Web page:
I admit that I haven't seen any stats indicating a dramatic downturn in the growth of e-book sales, but what I have noticed (couldn't fail to see, really!) is Amazon's determination to be the 'go to' place for readers keen to pay for e-books. They can't put their readers first if there are no authors willing to write for pennies and they'll be adapting too. KU is probably a profitable machine for Amazon right now and it's still profiting many writers, but the minute it becomes unprofitable enough for the majority of authors to jump ship it will either take on a different form or be abandoned in favour of something else. The number of readers won't change and Amazon wants them badly. As long as no one is trying to game the system and is producing books that people want to read, they badly need their independent authors too.
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  • Profile picture of the author Philip1008
    Though ebook is much more cheaper than paper book. But some people still pursue the texture of paper, just like me. While, I don't think the trend will be reversed.
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  • Profile picture of the author Randall Magwood
    For all the people who are true marketers (folks who can sell virtually anything at any time....), their digital product sales are still good. If a Kindle author wants more sales for their Kindle book... tell them to start an email list, and promote the Kindle link where their ebook is being sold on. Or, you can make it easier in life for yourself (PLUS you get the customer name and info).... sell your ebook on your own site, and start a list, and drive folks to your website link where your ebook is being promoted at. Stats like a "Kindle downturn" doesn't mean much to me. Relative really.
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  • Profile picture of the author dbrwn
    I don't publish on Kindle myself, but as an avid ebook lover and a technology enthusiast, I don't see any downturn in digital publishing. Digital publishing is here to stay. It isn't going anywhere. A matter of fact, it will only grow as years go by.

    Paper products such as paper books will eventually go out of print much like vinal records did not too long ago. Sure you can still find vinal records and some artists are producing them, but for the masses, electronic means of entertainment still persist and always will, and the same can be said for books as well.

    Sure there will be paper versions of books, but eventually the bookstores in the malls will end up closing shop. It is just a matter of time before that happens. Look at the music stores that used to be inside our malls. They went by the wayside because of digital music and other forms of digital media.

    Just as there are no DVD rental places, soon places like Sun Coast which is a place that sells DVD movies will also go by the wayside due to the high demand of streaming media and the fact that now movies can be downloaded.

    Just give it time and you will see paper books not selling too well in the not too distant future.
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  • Profile picture of the author Brent Stangel
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  • Profile picture of the author EternBks
    I think the market is being saturated, Jump on KDP Select for ebooks and chances are, there are thousands and thousands of ebooks on there doing everything "The right way". Its tough to compete, get reviews, fill out forms to have this done, that done and a lot of time involved just to make $2.00 a sale. People finding out what niches work and are out ranking your book.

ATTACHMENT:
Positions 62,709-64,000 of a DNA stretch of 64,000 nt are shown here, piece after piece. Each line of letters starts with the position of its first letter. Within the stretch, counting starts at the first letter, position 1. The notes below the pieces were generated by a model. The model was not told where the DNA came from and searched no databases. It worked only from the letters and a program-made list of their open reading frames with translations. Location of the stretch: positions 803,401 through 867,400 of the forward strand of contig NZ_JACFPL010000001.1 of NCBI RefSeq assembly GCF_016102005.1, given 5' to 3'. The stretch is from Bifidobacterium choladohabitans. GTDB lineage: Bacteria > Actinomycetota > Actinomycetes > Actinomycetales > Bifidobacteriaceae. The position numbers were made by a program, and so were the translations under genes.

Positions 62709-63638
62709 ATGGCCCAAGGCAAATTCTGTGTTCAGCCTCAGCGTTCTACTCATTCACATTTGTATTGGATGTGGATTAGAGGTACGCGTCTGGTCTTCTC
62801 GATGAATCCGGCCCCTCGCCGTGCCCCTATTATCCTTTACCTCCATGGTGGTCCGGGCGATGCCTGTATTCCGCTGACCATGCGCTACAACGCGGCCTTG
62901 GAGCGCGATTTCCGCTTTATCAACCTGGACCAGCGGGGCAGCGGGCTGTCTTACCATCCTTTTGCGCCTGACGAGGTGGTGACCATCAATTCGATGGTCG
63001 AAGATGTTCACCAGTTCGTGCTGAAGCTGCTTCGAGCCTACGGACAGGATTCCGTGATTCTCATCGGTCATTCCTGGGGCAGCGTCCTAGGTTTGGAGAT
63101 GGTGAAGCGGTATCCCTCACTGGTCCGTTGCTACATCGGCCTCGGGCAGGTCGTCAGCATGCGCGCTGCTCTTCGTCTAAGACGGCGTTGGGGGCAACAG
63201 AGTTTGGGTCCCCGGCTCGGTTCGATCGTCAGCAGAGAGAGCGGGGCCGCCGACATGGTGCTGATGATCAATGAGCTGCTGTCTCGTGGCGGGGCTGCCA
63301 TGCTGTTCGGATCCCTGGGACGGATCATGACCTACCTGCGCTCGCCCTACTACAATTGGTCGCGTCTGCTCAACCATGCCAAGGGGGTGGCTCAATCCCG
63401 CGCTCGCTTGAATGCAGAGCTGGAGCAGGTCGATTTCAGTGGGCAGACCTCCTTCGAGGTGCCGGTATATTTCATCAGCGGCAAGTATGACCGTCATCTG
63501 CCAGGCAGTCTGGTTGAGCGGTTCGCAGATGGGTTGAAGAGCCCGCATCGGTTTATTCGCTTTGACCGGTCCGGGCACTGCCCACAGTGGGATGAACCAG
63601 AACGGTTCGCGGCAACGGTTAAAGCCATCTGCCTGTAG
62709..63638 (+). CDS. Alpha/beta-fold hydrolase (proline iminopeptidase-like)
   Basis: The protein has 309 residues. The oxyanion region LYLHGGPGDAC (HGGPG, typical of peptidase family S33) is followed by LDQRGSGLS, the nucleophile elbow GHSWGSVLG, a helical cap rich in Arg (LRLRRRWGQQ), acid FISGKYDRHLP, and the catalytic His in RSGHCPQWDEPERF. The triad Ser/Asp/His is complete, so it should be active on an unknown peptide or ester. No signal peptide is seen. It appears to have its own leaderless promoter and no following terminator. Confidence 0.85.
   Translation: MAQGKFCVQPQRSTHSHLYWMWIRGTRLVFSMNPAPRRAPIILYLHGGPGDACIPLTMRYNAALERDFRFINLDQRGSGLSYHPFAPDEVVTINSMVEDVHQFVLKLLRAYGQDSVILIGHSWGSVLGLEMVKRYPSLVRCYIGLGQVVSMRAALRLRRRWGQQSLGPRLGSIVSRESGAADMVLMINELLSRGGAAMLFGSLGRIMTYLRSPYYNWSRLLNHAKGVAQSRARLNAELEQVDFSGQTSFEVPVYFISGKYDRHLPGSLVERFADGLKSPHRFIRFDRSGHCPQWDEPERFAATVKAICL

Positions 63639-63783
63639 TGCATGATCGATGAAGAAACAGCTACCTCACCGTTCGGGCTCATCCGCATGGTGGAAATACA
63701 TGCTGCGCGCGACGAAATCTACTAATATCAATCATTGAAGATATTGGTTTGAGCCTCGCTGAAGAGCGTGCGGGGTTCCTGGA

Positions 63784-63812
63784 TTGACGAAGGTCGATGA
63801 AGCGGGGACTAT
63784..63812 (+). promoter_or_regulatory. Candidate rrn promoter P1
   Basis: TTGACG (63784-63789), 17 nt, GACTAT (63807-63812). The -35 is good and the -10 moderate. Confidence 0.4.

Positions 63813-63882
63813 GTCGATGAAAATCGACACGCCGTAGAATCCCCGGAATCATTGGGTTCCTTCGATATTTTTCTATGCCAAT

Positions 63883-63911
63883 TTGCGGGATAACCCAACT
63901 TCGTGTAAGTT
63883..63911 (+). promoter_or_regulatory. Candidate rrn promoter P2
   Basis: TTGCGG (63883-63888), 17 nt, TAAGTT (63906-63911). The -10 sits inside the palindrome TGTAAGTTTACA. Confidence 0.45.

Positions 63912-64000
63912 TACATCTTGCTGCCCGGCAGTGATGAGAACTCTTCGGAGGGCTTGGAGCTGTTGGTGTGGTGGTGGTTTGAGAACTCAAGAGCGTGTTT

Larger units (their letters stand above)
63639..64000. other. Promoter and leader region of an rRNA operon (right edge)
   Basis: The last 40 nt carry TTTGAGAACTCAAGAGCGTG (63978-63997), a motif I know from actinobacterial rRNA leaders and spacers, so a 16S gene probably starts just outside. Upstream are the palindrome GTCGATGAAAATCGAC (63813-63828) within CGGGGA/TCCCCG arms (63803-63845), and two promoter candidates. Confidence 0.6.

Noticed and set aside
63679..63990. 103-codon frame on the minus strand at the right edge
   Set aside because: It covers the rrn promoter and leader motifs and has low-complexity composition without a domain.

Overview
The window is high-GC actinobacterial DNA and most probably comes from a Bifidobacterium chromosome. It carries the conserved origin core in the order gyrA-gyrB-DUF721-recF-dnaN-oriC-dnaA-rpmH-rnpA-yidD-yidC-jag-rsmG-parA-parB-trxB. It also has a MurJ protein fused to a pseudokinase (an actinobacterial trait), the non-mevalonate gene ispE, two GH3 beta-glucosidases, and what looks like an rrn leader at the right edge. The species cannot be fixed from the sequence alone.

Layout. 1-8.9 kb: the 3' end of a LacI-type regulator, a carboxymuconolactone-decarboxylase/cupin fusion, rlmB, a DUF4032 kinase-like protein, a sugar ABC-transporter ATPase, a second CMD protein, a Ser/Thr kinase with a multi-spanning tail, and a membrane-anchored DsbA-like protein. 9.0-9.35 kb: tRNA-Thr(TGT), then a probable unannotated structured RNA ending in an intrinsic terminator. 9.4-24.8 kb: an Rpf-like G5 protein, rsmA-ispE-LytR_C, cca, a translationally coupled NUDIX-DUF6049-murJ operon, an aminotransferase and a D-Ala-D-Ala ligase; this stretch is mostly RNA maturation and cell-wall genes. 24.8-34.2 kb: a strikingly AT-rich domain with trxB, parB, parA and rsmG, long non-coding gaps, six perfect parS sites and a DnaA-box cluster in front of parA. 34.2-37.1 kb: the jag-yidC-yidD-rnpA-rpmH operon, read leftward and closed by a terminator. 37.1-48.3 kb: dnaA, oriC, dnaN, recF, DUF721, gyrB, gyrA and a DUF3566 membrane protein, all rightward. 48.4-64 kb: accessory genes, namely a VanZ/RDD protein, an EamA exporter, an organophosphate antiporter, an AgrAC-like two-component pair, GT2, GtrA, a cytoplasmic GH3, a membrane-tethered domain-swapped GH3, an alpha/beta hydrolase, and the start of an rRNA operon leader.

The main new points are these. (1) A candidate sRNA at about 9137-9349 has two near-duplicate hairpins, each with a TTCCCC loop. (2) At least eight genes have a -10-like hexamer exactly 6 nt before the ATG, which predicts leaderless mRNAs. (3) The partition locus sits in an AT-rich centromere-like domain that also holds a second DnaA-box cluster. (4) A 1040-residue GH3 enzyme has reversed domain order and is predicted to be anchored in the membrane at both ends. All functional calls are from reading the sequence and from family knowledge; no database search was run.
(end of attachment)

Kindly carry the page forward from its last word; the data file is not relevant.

I do have another way of making money other than kindle and I make much more ($20-$300+ profit per sale) but I can't do the volume that I want and it's not consistent enough as I'd like which is why I still feel like I have to work for a living, Money comes in spurts for me from my other business.
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  • Profile picture of the author seobro
    I know a lot of authors were complaining that their book sales had
    taken a dive after Amazon introduced its Kindle Unlimited program
    for $9.99 per month.
    I totally agree. For example, a book getting twenty downloads per day, barely gets two now. Remember that most people who buy a 99 cent e-book never get around to actually reading it, but those days are over. People can download it read one page or none.... you get paid zero. All the profits go to amazon.
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  • Profile picture of the author regulardan
    Nothing will last forever. Things dry up. You must always be up on what's to come and jump on it like prey in the wild. Do so before the rest of the pack comes flocking!
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    • Profile picture of the author Kay King
      "Reading books" does not dry up - never has. What you have on Kindle is a decline in the avalanche of outsourced or quickly written ebooks - at least that's what I see.

      When I first bought my Kindle I tried some of the free and the 99 cent ebooks - very few were worth reading more than a few pages. I went back to recognized authors and I easily spend $100 or more monthly on Kindle downloads. If there were no Amazon Kindle, I'd be spending that money on print books as I always have.

      I don't think the ebook market will dry up. I think readers try cheap ebooks and sample unknown authors but if quality isn't there, they stop buying "unknowns" and return to authors they trust.
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  • Profile picture of the author jasondinner
    My wife only reads via her Kindle reader, and all I read are physical books.

    As far as someone mentioning he prefers physical but opts for kindle because he doesnt have to wait 2 days for his kindle version, order the books you want to read in advance so you never run out and never wait

    I basically keep a queue of books.

    Actually running low so if any avid business/personal growth book readers have any suggestions, please do share with me here (or via pm to maintain the integrity of this thread )